Encouraging children to be creative – whether it be through telling stories in their play, painting pictures, or building structures – can do wonders for a child’s behaviour at home, childcare, and out and about. Here are just a few ways that creative play can help your child.

You can also download our Free Guide For Parents: 7 Different Types of Play Your Child Needs For Optimal Development.

Negative emotions

Children aren’t immune to sadness, anger, and frustration. In fact, a lot of undesirable behaviour in children – like tantrums, hitting out at others, and bullying – can be traced back to these emotions. Where children can differ from adults, though, is that they haven’t yet learned to work through and deal with these emotions in healthy ways. Creative play can help children to harness their emotions and use them to create something positive, like a storytelling game or a piece of art. When children know how to work through their emotions, they don’t need to let them out in destructive and unhealthy ways.

Social skills

Creative play can give children a good grounding in self-knowledge: understanding who they are, how they feel, and being confident about it. Shared creative play – like storytelling games – can also help children to express that identity positively to other children, and teach them how to compromise to find activities that every child is at least somewhat happy with.

Learning habits

Creative play helps children to develop learning habits; they find something they enjoy, improve their skills, and subconsciously recognise that making an effort to learn something comes with its own rewards. This is a huge benefit throughout a person’s life: knowing how to learn and habitually learning new things is the best way for a person to adapt to new situations and challenges.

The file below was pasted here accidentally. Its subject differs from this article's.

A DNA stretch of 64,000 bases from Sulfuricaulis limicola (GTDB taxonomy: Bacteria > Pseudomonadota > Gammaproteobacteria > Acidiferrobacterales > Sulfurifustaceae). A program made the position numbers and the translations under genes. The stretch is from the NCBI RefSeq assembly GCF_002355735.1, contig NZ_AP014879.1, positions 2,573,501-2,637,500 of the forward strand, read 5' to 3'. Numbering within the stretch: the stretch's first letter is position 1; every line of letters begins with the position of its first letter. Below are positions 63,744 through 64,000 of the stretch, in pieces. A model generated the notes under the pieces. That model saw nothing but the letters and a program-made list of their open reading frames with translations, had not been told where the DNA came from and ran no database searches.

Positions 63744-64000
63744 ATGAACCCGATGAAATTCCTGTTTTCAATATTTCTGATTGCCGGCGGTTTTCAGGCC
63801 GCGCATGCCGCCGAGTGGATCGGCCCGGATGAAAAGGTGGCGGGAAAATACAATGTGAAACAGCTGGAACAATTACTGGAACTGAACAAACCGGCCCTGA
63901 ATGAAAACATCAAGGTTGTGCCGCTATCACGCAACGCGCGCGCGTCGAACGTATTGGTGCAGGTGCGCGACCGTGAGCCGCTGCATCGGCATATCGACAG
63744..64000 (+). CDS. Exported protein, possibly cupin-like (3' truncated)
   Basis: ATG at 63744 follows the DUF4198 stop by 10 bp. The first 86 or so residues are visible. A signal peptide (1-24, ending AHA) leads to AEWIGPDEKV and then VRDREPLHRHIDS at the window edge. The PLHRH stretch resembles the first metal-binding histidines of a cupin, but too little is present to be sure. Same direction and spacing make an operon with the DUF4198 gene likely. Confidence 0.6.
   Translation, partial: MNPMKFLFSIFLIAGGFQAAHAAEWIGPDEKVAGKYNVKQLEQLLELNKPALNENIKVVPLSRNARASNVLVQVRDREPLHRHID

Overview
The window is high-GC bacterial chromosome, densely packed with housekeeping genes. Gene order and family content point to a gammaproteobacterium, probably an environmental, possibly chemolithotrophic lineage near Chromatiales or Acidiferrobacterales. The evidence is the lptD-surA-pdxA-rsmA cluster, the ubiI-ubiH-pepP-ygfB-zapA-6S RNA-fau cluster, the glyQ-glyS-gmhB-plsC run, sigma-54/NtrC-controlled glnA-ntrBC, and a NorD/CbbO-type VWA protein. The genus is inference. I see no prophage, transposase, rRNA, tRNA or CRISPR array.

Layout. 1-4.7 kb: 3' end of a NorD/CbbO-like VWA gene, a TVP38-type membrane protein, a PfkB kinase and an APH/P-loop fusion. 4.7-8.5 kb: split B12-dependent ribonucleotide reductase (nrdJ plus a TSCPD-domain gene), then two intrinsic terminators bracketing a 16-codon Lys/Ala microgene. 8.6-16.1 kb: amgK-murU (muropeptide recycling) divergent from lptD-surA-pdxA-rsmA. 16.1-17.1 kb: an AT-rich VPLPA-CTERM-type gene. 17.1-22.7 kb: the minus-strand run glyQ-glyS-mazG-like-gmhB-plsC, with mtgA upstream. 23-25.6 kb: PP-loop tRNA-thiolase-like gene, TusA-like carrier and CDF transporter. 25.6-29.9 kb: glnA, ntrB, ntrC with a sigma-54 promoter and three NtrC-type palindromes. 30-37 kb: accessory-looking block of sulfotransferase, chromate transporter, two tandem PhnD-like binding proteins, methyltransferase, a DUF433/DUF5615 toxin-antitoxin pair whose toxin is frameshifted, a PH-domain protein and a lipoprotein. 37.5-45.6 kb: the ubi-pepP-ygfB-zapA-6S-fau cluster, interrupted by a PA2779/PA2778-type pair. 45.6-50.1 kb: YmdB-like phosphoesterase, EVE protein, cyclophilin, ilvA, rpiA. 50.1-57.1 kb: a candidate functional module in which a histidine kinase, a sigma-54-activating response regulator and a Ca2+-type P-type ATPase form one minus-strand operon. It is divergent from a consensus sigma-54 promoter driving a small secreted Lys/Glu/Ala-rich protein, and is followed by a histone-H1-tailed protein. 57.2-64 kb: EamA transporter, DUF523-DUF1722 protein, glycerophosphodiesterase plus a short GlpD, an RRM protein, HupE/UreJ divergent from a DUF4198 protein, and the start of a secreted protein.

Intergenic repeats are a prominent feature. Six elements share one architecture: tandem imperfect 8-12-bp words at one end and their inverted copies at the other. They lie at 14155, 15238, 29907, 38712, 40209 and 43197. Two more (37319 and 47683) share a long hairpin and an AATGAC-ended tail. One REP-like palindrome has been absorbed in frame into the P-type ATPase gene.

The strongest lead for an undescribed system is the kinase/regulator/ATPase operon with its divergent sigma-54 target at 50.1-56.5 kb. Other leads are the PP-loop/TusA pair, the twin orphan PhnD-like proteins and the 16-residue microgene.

Imagination

We often fail to recognise just how valuable our imaginations are in adult life. Imagination helps us to envision and create life goals, but it also helps us to innovate new solutions to the problems that hold us back. Being able to think outside of the box is a skill that has applications throughout life, and the roots of developing a healthy imagination lie in childhood creative play.

Parent-child bonding

There are a lot of benefits to creative play for children, but adults can most definitely benefit too! It can help you relax and express your own imagination and emotions in a fun environment. So if you’re wondering how to start encouraging your child to engage in creative play, why not start with yourself? Pick a creative activity that’s accessible for all ages, and start playing. There’s a good chance that your child will quickly join in.

 

Don’t forget to download our Free Guide For Parents: 7 Different Types of Play Your Child Needs For Optimal Development.

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